To stay innovative, Seequent constantly strives to understand the next generation of technology tools and ways of working. We collaborate with and support research groups, academic institutions and industry organisations to learn about creative approaches to the challenges our users face. In addition, Seequent is a proponent of open standards (such as the Open Mining Format), and the role open source software has in advancing innovation, and driving change in commercial products.
One of the research groups we support is the Frontier Observatory for Research in Geothermal Energy (FORGE) project at the University of Utah. This project aims to provide research on enhanced geothermal systems (learn more here). This year, FORGE held a student Geothermal Design Challenge, asking students to “research data, interpret information and create a data visualization portfolio that will tell a compelling story about geothermal energy.”
One of the winners was Bane Sullivan – a geoscience visualisation developer, geophysics researcher and Master’s student at the Colorado School of Mines. Bane’s team won for their project titled ‘Open Source Solutions for 3D Communication’. Their project used available open-source software, including SimPEG (developed in part by Seequent’s Director of Cloud Architecture, Rowan Cockett) and the Open Mining Format (which we are also supporting).
We wanted to learn more about Bane’s creative approach to geo-vis, so we sat down with him to learn more.
Our interview with Bane Sullivan
How did you realise there was a need to bring 3d visualisation into the Geosciences?
It all started when I was in my undergraduate program at the Colorado School of Mines where I received a degree in geophysics and minored in Computer Science. I was in courses where we are dealing with spatially referenced data, 3D data and sometimes 4D data, and we had no tools to visualise that data. So I started developing scripts to make 3D visualisations of things we [the students] were doing in projects.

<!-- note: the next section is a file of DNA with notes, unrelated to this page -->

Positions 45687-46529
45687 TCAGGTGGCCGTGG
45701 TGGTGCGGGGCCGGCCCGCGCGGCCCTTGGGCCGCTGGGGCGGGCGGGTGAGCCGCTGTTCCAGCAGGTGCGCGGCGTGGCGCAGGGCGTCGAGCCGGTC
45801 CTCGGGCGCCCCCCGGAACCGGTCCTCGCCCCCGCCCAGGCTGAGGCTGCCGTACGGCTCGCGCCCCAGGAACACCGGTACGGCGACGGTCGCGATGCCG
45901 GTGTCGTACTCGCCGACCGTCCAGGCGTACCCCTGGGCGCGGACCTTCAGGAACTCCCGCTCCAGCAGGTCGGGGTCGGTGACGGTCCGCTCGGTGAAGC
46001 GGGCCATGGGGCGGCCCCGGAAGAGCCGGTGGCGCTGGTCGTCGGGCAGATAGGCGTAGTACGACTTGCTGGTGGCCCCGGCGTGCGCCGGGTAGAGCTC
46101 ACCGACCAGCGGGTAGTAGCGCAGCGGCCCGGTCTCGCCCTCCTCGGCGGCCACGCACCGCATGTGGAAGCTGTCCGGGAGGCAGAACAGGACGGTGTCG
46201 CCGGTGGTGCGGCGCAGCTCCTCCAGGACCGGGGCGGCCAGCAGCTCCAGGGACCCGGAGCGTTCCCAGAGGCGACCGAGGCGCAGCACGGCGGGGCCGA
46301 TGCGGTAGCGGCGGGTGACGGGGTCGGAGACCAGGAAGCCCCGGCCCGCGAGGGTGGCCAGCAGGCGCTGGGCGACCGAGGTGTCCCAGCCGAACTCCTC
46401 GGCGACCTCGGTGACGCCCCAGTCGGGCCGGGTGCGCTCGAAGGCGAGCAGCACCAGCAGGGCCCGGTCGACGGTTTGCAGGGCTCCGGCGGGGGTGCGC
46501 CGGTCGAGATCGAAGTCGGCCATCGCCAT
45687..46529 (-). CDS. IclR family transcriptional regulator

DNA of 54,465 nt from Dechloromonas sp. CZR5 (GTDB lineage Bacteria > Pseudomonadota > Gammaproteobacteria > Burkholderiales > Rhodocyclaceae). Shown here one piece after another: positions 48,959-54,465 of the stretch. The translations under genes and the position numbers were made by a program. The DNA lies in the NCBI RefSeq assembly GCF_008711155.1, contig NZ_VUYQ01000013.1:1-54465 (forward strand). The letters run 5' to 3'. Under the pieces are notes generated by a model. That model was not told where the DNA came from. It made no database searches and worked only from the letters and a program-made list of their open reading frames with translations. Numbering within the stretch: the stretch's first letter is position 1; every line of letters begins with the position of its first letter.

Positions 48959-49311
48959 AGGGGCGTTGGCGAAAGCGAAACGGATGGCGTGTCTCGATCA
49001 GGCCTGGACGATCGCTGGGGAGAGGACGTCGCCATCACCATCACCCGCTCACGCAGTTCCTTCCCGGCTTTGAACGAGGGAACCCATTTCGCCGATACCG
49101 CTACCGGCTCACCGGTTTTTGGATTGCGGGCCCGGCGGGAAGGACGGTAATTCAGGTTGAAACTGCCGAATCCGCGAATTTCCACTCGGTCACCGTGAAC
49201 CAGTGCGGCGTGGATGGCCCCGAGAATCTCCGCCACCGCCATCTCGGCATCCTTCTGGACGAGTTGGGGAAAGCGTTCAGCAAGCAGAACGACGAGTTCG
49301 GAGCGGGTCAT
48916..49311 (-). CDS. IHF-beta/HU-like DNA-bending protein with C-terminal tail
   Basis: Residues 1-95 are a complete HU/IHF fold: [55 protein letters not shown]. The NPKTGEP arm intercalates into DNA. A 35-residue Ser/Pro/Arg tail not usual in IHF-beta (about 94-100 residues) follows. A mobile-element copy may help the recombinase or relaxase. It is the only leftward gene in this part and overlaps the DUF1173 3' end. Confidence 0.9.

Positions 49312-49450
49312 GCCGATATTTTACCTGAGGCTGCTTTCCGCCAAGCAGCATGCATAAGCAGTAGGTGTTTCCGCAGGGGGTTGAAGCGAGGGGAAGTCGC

Why did you personally decide to take this challenge on?
I’ve always enjoyed programming, developing software and creating tools that make my life and other people’s lives easier. I have this domain knowledge in geophysics, and I really enjoy seeing geophysics in 3D — it helps me understand it and I think it helps a lot of other people understand it as well. This inspired me to make visualisation tools that were useful to other scientists and researchers, so that I could enable them to do the research they’re most excited about.
You initially started off by developing tools to bring Geophysical data into virtual reality. But then you realised there was a missing link, so you created Pyvista — Can you tell us about that?
As I became more involved in geoscience visualisation, I wanted to figure out how to do 3D visualisation in Python. Because that’s where a lot of geoscientists are working today, and there’s a plethora of Python geoscience processing libraries out there already – while not many researchers were interested in virtual reality. I wanted to make a tool that provided a ‘glue’ between all these available open source libraries – for 3D visualisation, mesh analysis, etc. So that’s why started developing PyVista, formerly called vtki.
PyVista is a pure Python 3D visualisation and mesh analysis library. It has explicit mesh and volume types where you can hold your spatially referenced data – and then you can do analysis filtering, data transformations and 3D visualisation. I’ve also created PVGeo, which is a plug-in package to help connect geoscience libraries to PyVista and the VTK realm of data visualization.
So now PyVista is a common underlying framework that levels the playing field for all these libraries. It’s now easy for a researcher to do geophysical inversions in SimPEG, and then do geological modelling in GemPy, for example. Then they can integrate their results with a 3D visualization tool, PyVista – it’s been a powerful way for people to communicate their findings, and work across sub-disciplines in geoscience.